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Review: ‘Private Peaceful’

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The first of three book reviews for Remembrance Day, Krissi Hill writes about Private Peaceful by Michael Morpurgo

Technically, this is a children’s book, but for those of you who have somehow missed the wonder of Morpurgo it is certainly a welcome break from the over-worded gobbledegook of academics.

Although I tended to favour his more fantastical books – because I was convinced in the existence of magic and eagerly awaited my letter from Hogwarts (the owl must have got lost in the wind) – Morpurgo is most famous for his war novel, turn stage-show, turn TV Film, War Horse. Heart-wrenching and full of suspense this is certainly a great book, but, for me, it will always be Private Peaceful.

The Peaceful brothers live a very peaceful life on a farm. They have their fair share of drama – falling trees, girlfriend issues, an older brother with learning difficulties – but faced with WWI all these petty problems dissolve. Dutifully, Charlie and Tommo sign up to fight for their country on the outbreak of war.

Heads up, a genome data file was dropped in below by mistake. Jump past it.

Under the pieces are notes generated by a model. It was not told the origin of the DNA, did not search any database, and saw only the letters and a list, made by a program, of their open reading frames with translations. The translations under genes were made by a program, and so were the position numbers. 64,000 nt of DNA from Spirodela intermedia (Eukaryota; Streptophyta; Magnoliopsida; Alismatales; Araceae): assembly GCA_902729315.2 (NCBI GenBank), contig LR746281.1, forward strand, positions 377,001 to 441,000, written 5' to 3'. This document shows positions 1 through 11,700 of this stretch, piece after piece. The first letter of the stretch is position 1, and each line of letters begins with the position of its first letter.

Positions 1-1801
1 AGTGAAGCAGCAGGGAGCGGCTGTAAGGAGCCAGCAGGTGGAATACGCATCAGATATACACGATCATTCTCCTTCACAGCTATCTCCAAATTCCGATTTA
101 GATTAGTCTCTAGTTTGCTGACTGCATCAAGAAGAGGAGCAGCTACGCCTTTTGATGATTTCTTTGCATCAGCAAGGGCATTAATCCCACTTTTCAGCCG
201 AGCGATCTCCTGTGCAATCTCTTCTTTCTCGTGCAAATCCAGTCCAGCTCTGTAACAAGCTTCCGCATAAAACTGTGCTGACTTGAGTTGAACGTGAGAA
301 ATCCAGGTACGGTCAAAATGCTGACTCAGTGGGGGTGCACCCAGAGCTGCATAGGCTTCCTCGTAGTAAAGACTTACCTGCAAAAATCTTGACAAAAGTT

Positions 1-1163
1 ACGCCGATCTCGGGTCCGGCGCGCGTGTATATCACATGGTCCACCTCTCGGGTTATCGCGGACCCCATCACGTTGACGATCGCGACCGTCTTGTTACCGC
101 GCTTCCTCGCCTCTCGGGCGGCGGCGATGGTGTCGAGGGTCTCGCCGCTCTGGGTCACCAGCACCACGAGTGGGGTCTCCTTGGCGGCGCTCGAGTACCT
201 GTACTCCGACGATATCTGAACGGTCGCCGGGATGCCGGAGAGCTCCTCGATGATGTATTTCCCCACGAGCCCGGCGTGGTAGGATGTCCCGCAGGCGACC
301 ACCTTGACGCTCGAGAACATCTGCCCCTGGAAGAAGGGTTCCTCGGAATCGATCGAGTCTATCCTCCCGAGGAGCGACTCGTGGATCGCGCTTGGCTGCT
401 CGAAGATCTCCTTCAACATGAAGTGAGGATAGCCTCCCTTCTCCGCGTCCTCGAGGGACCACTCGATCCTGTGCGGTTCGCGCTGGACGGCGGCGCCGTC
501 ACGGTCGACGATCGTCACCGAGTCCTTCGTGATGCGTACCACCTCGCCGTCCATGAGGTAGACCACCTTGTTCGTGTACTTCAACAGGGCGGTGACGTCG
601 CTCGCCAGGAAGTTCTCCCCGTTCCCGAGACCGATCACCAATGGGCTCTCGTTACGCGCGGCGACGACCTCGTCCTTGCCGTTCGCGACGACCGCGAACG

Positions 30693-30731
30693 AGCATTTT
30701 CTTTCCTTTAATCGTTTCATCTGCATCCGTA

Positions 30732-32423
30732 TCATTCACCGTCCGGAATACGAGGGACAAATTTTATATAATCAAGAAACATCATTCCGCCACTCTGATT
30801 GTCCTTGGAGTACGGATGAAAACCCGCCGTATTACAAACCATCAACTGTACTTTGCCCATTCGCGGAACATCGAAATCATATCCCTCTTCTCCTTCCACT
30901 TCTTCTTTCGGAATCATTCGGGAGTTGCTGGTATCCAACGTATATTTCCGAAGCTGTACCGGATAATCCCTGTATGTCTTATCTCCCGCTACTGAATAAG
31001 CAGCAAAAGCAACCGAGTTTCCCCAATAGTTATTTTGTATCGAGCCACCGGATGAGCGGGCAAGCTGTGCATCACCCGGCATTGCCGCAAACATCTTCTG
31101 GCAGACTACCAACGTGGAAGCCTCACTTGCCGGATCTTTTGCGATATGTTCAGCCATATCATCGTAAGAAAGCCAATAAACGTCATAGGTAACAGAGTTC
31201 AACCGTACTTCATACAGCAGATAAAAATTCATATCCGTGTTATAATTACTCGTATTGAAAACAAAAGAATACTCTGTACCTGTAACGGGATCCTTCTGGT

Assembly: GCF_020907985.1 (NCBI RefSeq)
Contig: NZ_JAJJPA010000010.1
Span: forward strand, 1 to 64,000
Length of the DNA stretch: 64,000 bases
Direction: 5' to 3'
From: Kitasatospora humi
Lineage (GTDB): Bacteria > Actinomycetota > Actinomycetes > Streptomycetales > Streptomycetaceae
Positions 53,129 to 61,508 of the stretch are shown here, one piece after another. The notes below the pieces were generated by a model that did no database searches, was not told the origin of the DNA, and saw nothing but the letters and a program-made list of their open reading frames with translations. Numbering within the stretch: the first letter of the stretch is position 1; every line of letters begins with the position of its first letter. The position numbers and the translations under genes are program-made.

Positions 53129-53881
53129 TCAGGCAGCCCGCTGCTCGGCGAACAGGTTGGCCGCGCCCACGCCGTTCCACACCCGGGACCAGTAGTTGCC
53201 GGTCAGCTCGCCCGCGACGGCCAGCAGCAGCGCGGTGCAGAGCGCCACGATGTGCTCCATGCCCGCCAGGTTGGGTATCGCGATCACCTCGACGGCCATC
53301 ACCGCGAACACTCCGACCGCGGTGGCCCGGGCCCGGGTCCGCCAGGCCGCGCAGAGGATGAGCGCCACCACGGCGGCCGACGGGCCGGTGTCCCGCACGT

Credit: National Theatre
Credit: National Theatre

Once on the Western Front reality kicks in. The excitement has gone. It is no longer an adventure. Instead of cheering the brothers for their courage you are left anxious and permanently tearful in the wake of shelling, fire, and the dreaded space of “no man’s land”.

This was the first book to make me cry – opening the floodgates for Little Women, Narnia, The Boy in the Striped Pyjamas, The Northern Lights, and too many others. It is partly for this reason that it remains one of the most memorable books I have read, but its injustice and the sheer waste of life is sure to stay with you for a long time.

Reading it 12 years on, I still found myself walking around the house tear-stained and sobbing to the bemusement of my house mates. In this book, Morpurgo, perhaps one of the nicest and most unassuming of men in his mauve corduroy trousers (he would be the best Grandad ever), has exposed the plight of the young men of 1914 in a way that cannot fail to ignite sympathy in his readers.

In remembrance of the boys, who could have been sitting here, lounging in pyjamas and skipping lecture, but were fighting in the trenches, read Private Peaceful. It will be two hours you won’t regret.

(5 stars)

Krissi Hill

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